After rebooting, go to the router and, if all the steps are successful, we should see a standard Debian greeting and of course:

# apt-get update

PS The second stage can also be performed on the computer. To do this, activate the Use qemu to perform Debian second stage install on the host item and install the packages necessary for qemu

DebWRT project site:
DebWRT Wiki:
DebWRT HCL: TableOfSupportedHardware
Thanks to the author of the amain project for advice and support, and to drunken, the haberman, for the review


  • Processor: Atheros AR7161@680MHz
    • based on 32-bit MIPS 24Kc core
    • Includes two Gigabit Ethernet MACs
  • ROM: 16MB on-board flash
  • RAM: 128MB DDR
  • LAN: Two Gigabit Ethernet ports (1+3)
    • eth0 (WAN) supports 802.3af 48V POE. Using wit a 802.3af Mode-B POE injector disables Gigabit.
    • eth1 (LAN) is internally connected to an AR8316-based 6-port Gigabit switch.
    • Only 4 ports are physically enabled on board (3 external + 1 internal ports).
  • Mini-PCI: Three slots
    • One slot is located on the bottom side.
  • External Storage: SD
    • connected through USB internally
    • RedBoot w/default options doesn't support SD
  • USB: One 2.0 port
  • Serial: Two connectors (118200/8/N/1)
    • One DB9 (crossed internally)
    • One 6-pin header (3.3VDC/S_in/NC/NC/S_out/GND)
  • JTAG: 14-pin Header
  • GPIO: 7-pin Header
  • Reset Button: SW button based on GPIO_8
  • DC Power Jack: 40VDC ~ 56VDC
    • 3W idle w/o radio, 7W while passing Gigabit traffic
    • Some people say it also works stably with 12VDC or 24VDC.
  • Temperature Range: -30C ~ +75C

Issues POE issue
  • Most of legacy embedded boards support only 802.3af Mode B (or pre-802.3af).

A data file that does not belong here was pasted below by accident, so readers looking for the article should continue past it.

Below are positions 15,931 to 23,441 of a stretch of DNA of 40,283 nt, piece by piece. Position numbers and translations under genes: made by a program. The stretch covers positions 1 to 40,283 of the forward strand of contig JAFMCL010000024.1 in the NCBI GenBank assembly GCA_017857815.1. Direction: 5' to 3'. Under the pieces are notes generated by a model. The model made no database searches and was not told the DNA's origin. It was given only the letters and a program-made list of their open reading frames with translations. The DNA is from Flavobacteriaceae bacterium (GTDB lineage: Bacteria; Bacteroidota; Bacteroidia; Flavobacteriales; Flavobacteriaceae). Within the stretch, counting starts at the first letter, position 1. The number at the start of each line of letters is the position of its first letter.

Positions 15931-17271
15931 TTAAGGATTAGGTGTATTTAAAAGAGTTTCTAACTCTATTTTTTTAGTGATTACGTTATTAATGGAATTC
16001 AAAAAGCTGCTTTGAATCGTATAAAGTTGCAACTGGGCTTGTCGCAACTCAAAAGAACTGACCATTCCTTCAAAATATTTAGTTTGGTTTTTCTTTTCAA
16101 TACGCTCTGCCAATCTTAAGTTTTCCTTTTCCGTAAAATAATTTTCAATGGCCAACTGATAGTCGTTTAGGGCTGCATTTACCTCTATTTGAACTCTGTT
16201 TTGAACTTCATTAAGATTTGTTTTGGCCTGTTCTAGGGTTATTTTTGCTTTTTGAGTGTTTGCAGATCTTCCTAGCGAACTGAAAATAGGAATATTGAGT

• 802.3af Mode B sends power through the pin 4/5/7/8, which are not used in 10/100Mbps Ethernet. In this mode, data cannot be sent through the pin 4/5/7/8.
  • RouterStation Pro supports both 802.3af Mode A and B.
    • 802.3af Mode A uses the pin 1/2/3/6, which are also used for data transmission (FYI: phanton power). In this mode, the pin 4/5/7/8 are free and can be used for Gigabit transmission.
    • When a Mode-B injector (such as PW130) supplies power to RouterStation Pro, the pin 4/5/7/8 are disabled and cannot be used for Gigabit. Thus, eth0 is recognized only as a Fast Ethernet (100Mbps) port.
  • POE injector selection
    • Mode A only injectors, such as PW183, do not support most legacy boards.
    • Some recent POE injector models support both Mode A and B.
SD Card Support in RedBoot
  • RedBoot in RouterStation Pro doesn't support SD (nor automatic bootscript running; AIAFEXEC.RBS).
RedBoot> load -v -m disk hda1:openwrt-ar71xx-vmlinux-initramfs.elf
Invalid 'mode': disk.  Valid modes are: fis tftp
  • FYI: The SD card reader is connected through USB internally.
root@OpenWrt:/# lsusb
Bus 002 Device 001: ID 1d6b:0001 Linux Foundation 1.1 root hub
Bus 001 Device 002: ID 05e3:0723 Genesys Logic, Inc. USB 2.0 SD/MMC/MS Flash Card Reader
Bus 001 Device 001: ID 1d6b:0002 Linux Foundation 2.0 root hub
6-pin Serial Connector
  • In the case of using a self-powered serial connector (such as the USB-to-serial TTL converter, TTL-232R-3V3), PIN_1 has to be disconnected.
  • Currently, the terminal can receive from the board but cannot send to the board through the 6-pin connector.

Җавап калдыру

All fields are required. Your email address will not be published.